Combining P-Wave and S-Wave Seismic Data to Improve Prospect Evaluation

Abstract
This report presents three types of evidence documenting that the combination of P-wave and S-wave seismic data provides geologic insights that cannot be provided by conventional P-wave data alone. The study consists of three parts: (1) the basic physics and research findings related to P and S seismic wavefield behavior, (2) the application of the research findings to field-recorded 2-D P and S data to site successful wells, and (3) recommended hydrocarbon plays in Texas where P and P seismic data should be acquired, to better evaluateĀ  reservoir systems andĀ to reveal new hydrocarbon accumulations. Significant advantages accrue when oil and gas prospects and potential infield drill sites are evaluated with both compressional wave (P-wave) and shear wave (S-wave) seismic data rather than with P-wave data only. This report presents three types of evidence documenting that the combination of P-wave and S-wave seismic data provides geologic insights that cannot be provided by conventional P-wave data alone: 1. Field tests and laboratory measurements made on rock samples that show that distinct rock facies can be identified more reliably by combining P-wave velocity (Vp) data with S-wave velocity (V,) data than they can be by using P-wave velocity information only. 2. Examples of two-dimensional (2-D) seismic data that illustrate that combining spatially coincident P-wave and S-wave reflection images helps identify rock types, fluid boundaries, and sequence relationships that cannot be easily inferred from P-wave seismic images only. 3. Examples of seismic detection and mapping of fractured reservoirs by using the dual S-wave images that result from S-wave splitting, a phenomenon that occurs when an S-wave interacts with fractured rock. This wave-splitting phenomenon is unique to S-waves; it does not occur in P-waves. This report consists of three parts: part 1 describes the basic physics and research findings related to P and S seismic wavefield behavior; part 2 illustrates how these research findings have been applied to field-recorded 2-D P and S data to site successful wells; and part 3 describes hydrocarbon plays in Texas where P and S seismic data should be acquired to better evaluate reservoir systems and to reveal new hydrocarbon An important point to emphasize is that the P and S data included in this report are only 2-D seismic profiles. The value of combined P and S seismic imaging for prospect evaluation will increase many fold, compared with the value of the 2-D profiles shown in this report, if the P and S data are recorded, displayed, and interpreted as a 3-D geometry instead of as 2-D data. There is no unsolvable technical barrier that prevents three-component (3-C) seismic data from being acquired, processed, and interpreted in a three-dimensional (3-D) geometry. However, in the present economic climate, seismic contractors hesitate to make the financial investments required to offer three-component and three-dimensional (3C3D) technology services to the industry. This report provides information to the end users of seismic technology--those persons who evaluate and manage oil and gas prospects, particularly those prospects on properties in the State of Texas--so that this user community can then approach seismic contractors and assure them that there will be a market for 3C3D seismic services. This market assurance will be required before 3C3D seismic technology becomes a common commercial service. In addition to creating user demand for 3C3D technology, this report describes those geological conditions in which the combined use of P and S seismic data will provide operators the greatest benefit, and it illustrates where some of these types of reservoir conditions exist in Texas. The Texas-based plays and trends offered as examples of where 3C3D technology should be applied (figs. 36 and 37) were selected on the basis of the following premises: 1. If a correct understanding of subsurface structure is the key to successful drilling in the play or trend, then S-wave data are not needed because 3-D P-wave data alone can define structure. 2. If successful drilling depends on locating fractures, detecting porosity trends, mapping lateral facies variations, or defining subtle stratigraphic traps, then combining S-wave seismic data with P-wave data will be invaluable and is strongly encouraged.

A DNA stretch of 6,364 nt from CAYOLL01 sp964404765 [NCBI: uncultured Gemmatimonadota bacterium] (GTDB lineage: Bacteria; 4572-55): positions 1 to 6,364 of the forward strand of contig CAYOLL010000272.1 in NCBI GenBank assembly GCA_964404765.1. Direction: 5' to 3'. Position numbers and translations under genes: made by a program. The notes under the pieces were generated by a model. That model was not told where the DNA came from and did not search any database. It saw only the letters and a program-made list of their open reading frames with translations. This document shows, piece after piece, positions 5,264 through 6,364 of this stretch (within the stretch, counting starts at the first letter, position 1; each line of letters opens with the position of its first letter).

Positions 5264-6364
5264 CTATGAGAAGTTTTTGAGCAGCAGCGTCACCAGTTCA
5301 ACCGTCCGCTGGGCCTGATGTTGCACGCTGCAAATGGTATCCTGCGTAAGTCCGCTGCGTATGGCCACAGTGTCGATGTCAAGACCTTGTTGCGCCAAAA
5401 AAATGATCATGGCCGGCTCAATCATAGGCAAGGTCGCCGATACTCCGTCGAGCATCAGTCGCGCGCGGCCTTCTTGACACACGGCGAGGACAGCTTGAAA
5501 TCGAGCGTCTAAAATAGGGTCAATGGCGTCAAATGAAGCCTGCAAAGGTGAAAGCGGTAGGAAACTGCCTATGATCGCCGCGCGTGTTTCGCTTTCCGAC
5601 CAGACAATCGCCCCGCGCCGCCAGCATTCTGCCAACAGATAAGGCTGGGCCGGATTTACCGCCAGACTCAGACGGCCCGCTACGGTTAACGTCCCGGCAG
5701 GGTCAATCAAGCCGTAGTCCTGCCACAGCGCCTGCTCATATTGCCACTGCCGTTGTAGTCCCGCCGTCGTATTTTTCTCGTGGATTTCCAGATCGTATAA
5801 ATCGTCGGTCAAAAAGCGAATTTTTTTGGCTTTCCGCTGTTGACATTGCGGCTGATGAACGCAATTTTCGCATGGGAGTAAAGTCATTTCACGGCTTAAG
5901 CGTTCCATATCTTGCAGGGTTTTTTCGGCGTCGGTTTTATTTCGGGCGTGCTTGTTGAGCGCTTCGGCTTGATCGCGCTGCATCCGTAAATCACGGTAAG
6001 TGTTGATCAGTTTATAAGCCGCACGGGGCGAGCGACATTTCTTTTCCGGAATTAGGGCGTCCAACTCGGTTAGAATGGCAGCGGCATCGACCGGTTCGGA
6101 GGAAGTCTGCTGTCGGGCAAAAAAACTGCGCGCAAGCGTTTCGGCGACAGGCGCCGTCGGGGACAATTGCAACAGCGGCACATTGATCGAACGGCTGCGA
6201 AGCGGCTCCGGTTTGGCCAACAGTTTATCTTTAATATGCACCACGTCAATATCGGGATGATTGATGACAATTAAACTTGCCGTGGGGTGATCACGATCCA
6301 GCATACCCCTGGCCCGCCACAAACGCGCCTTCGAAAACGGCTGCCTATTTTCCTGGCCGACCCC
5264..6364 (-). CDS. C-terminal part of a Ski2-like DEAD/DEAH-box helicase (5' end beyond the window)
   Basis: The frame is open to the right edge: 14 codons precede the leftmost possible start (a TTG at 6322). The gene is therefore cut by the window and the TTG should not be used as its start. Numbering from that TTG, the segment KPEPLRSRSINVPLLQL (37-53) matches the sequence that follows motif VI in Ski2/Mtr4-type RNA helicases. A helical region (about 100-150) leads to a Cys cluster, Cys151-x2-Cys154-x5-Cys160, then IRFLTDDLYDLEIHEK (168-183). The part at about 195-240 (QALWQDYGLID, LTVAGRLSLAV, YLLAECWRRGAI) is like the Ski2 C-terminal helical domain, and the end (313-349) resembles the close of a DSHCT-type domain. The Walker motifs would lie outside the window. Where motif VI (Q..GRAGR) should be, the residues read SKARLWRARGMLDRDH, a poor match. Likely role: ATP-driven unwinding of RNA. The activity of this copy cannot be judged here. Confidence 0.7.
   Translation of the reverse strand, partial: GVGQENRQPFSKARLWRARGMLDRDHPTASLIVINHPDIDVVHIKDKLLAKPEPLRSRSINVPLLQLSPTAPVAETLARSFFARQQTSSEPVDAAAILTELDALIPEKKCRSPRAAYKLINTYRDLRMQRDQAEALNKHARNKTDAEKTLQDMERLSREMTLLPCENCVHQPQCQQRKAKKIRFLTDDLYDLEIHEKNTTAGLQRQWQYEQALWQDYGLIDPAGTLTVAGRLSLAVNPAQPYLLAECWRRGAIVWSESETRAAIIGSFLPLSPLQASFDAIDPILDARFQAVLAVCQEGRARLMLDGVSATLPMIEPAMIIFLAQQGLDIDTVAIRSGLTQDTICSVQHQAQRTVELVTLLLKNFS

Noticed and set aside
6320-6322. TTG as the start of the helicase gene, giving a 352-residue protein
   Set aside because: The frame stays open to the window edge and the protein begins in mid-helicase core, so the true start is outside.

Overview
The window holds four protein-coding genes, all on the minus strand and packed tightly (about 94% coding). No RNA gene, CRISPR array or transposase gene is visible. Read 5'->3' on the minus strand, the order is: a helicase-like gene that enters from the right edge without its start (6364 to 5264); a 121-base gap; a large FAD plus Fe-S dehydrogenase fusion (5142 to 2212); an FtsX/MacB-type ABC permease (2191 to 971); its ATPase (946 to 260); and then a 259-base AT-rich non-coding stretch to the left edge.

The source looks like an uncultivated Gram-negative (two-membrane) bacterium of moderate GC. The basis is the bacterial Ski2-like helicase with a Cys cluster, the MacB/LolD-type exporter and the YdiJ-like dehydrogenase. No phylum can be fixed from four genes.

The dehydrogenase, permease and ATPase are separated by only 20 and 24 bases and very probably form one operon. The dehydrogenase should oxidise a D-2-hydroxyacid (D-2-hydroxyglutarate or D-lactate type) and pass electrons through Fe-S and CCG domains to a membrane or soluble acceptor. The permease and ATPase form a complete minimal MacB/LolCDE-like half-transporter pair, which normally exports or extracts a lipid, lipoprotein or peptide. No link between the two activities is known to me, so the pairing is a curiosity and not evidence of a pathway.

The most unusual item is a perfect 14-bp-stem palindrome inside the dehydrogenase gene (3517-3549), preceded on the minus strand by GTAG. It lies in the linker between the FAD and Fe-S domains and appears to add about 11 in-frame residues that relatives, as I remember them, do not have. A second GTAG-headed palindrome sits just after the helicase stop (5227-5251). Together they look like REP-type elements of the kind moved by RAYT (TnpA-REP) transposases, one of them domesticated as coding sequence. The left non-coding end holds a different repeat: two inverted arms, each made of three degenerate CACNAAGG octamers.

Authors
Bob A. Hardage
Citation

Hardage, B. A., 1996, Combining P-Wave and S-Wave Seismic Data to Improve Prospect Evaluation: The University of Texas at Austin, Bureau of Economic Geology, Report of Investigations No. 237, 47 p.

Code
RI237
ISSN
2475-367X
Number
237
Number of figures
37
Number of pages
47
Publisher
The University of Texas at Austin, Bureau of Economic Geology
Series
Report of Investigation
Year
1996